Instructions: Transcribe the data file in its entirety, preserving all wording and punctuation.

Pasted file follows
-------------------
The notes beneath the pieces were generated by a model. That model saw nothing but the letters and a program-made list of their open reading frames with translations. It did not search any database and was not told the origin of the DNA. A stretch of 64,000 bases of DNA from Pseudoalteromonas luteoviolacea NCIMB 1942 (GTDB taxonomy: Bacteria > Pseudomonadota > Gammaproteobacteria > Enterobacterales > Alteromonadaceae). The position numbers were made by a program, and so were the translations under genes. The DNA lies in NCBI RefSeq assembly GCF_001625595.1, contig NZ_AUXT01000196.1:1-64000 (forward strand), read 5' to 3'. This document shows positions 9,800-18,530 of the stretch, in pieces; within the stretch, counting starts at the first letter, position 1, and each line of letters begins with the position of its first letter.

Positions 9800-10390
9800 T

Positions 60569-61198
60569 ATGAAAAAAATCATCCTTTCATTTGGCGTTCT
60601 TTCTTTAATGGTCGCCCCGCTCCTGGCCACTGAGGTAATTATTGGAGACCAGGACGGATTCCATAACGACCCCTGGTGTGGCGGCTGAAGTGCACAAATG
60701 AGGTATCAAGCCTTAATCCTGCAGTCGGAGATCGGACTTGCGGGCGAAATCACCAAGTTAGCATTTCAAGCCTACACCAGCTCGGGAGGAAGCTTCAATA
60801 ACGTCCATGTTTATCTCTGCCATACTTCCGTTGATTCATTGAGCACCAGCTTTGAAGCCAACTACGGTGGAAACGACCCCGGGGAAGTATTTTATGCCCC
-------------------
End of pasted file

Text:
The notes beneath the pieces were generated by a model. That model saw nothing but the letters and a program-made list of their open reading frames with translations. It did not search any database and was not told the origin of the DNA. A stretch of 64,000 bases of DNA from Pseudoalteromonas luteoviolacea NCIMB 1942 (GTDB taxonomy: Bacteria > Pseudomonadota > Gammaproteobacteria > Enterobacterales > Alteromonadaceae). The position numbers were made by a program, and so were the translations under genes. The DNA lies in NCBI RefSeq assembly GCF_001625595.1, contig NZ_AUXT01000196.1:1-64000 (forward strand), read 5' to 3'. This document shows positions 9,800-18,530 of the stretch, in pieces; within the stretch, counting starts at the first letter, position 1, and each line of letters begins with the position of its first letter.

Positions 9800-10390
9800 T

Positions 60569-61198
60569 ATGAAAAAAATCATCCTTTCATTTGGCGTTCT
60601 TTCTTTAATGGTCGCCCCGCTCCTGGCCACTGAGGTAATTATTGGAGACCAGGACGGATTCCATAACGACCCCTGGTGTGGCGGCTGAAGTGCACAAATG
60701 AGGTATCAAGCCTTAATCCTGCAGTCGGAGATCGGACTTGCGGGCGAAATCACCAAGTTAGCATTTCAAGCCTACACCAGCTCGGGAGGAAGCTTCAATA
60801 ACGTCCATGTTTATCTCTGCCATACTTCCGTTGATTCATTGAGCACCAGCTTTGAAGCCAACTACGGTGGAAACGACCCCGGGGAAGTATTTTATGCCCC